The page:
Fletcher, meanwhile, is magnificent in the way that she makes Nurse Ratched so captivating to watch, and likewise, so despicable when she succeeds. Ratched never smiles or laughs during the film, and in the few times she gets angry or stern, she's very controlled. In the hands of the wrong actress, Nurse Ratched would more likely resemble a robot that is learning how to express emotion, but with Louise Fletcher, she gives Ratched the iron hide she needs without losing that cutting, passive-aggressive edge that makes her performance more human and all the more convincing. Nicholson and Fletcher don't have to be in the frame together in order for their individual performances to thrive. Whether they are on screen together or not, Nicholson and Fletcher show they are fully immersed in their roles, taking the film to soaring heights.
- It's something of a minor spoiler to say that One Flew Over the Cuckoo's Nest is light on plot, but but I think, when you add in the fact that the film clocks in at 133 minutes, it speaks volumes of the screenplay by Lawrence Hauben and Bo Goldman. Good portions of the film are made up of the meetings involving McMurphy, Nurse Ratched, and the other patients, and not once do they ever get boring. That's the other part that makes the lack of plot and longer running time combination more impressive: it's never boring. The dialogue throughout the film gives us engaging and interesting dives into the lives of each patient that come to be in McMurphy's circle of friends, with each and every new meeting becoming more snappy and argumentative. None of the characters go on long monologues about what they've learned in life and what they hope to get out of being in the mental institution. All the conversations are very natural with grounded dialogue, and because of all the different personalities bouncing off one another, it never grows old. Who knows what the likes of Billy Bibbitt or Charlie Chaswick are going to say next? Just when you've think they've said the funniest or craziest thing yet, they might say something new that's even funnier, even crazier, or, hell, maybe both.
- Laughs: that's unfortunately something that One Flew Over the Cuckoo's Nest doesn't end up having nearly enough of. I get why this movie is normally deemed a comedy-drama, but the problem is that the dramatic component overwhelms too much of the comedy component, so much that the movie struggles to balance a more lighthearted tone with a more serious one and thus, it's hard to tell sometimes when you think the movie is being dramatic, it's actually being funny, and vice versa. Nicholson is the film's main source of comedy, but knowing when and when not to laugh at the other patients feels rather dicey, because you run the risk of coming off as a sick human being who takes joy in others' misery. Then again, isn't all comedy rooted in misery? The point is: it's rather difficult to decipher what is supposed to be funny versus what is not funny from anyone that isn't Jack Nicholson. Maybe it's better if you just don't overthink it and, whatever you laugh it, you won't hate yourself later for it.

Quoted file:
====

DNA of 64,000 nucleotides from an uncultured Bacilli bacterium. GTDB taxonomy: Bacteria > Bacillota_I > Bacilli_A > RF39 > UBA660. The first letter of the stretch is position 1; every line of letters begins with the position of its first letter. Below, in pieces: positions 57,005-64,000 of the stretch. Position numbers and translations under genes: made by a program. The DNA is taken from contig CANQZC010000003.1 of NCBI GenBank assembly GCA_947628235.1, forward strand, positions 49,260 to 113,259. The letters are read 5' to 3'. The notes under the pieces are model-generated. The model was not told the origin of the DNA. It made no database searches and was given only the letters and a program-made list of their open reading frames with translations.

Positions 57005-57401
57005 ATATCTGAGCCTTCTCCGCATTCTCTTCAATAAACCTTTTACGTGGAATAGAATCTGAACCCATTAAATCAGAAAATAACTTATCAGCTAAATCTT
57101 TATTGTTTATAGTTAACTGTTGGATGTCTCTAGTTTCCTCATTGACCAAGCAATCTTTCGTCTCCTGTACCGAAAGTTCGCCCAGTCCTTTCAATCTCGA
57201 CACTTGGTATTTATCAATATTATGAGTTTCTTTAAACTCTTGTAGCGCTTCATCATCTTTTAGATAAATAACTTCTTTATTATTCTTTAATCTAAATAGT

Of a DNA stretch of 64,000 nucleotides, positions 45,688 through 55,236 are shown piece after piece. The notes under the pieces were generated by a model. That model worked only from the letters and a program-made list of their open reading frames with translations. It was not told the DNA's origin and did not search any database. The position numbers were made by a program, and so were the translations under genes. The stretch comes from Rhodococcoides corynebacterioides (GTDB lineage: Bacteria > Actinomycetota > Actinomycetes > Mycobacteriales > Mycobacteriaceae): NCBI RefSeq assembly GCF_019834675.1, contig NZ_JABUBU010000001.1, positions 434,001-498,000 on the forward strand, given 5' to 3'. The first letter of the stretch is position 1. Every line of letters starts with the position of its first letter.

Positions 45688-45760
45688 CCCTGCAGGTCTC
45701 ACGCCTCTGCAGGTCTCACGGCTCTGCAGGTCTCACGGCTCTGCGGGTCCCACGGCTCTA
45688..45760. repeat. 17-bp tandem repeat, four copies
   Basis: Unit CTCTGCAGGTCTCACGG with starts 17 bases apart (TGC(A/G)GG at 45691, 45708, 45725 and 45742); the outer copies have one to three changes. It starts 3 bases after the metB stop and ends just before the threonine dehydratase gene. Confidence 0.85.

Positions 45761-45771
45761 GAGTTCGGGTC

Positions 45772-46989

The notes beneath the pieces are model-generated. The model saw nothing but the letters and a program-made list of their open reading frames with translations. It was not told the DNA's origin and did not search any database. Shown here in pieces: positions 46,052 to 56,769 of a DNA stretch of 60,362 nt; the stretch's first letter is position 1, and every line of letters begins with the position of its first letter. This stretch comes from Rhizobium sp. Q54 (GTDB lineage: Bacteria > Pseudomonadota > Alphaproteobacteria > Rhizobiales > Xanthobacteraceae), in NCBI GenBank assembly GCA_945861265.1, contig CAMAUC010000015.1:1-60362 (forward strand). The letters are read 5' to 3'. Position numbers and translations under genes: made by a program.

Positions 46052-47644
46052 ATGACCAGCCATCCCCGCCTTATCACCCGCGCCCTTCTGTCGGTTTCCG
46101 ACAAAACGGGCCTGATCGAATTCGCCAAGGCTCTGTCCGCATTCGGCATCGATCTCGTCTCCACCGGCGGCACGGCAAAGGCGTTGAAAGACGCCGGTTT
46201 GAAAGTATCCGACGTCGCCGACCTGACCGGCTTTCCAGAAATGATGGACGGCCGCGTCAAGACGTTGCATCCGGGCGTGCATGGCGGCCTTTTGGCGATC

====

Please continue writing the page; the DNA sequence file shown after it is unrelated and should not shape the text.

The other little bit of trivia I should mention as this review comes to a close is this: Ken Kesey hated the film, saying it "butchered" the story. That's a pretty stunning thing to hear from the author of the novel, who likely had optimistic feelings when Kirk and Michael Douglas worked on getting the film into production. One Flew Over the Cuckoo's Nest has developed a reputation over the years as being one of the greatest films ever made, on top of already being one of the greatest Best Picture winners of all time. Why should it not be? It's a marvelous feat of acting, directing, and screenwriting, taking the cynicism and rebellion that highlighted American culture in the 1960's and 1970's, and magically spinning it into an uplifting film that provides righteous commentary on how conforming to the status quo can make you a prisoner of your own mind. Nicholson and Fletcher are the obvious stand-outs from the cast, and the strong, natural-sounding dialogue from the screenplay by Lawrence Hauben and Bo Goldman never let the film become boring. The only place the film struggles is balancing its drama with its comedy, but when the dramatic parts are as good as they are, it's hard to get too upset about not getting enough laugh-out-loud moments. It's everything a Best Picture winner should be, and the decades since the film's initial release have not harmed it one bit. This is one old bird that still knows how to fly.
Recommend? Yes. Highly recommended.
Here you'll find my reviews on just about any film you may have seen. I try to avoid major spoilers as much as possible. I structure my reviews in the following way: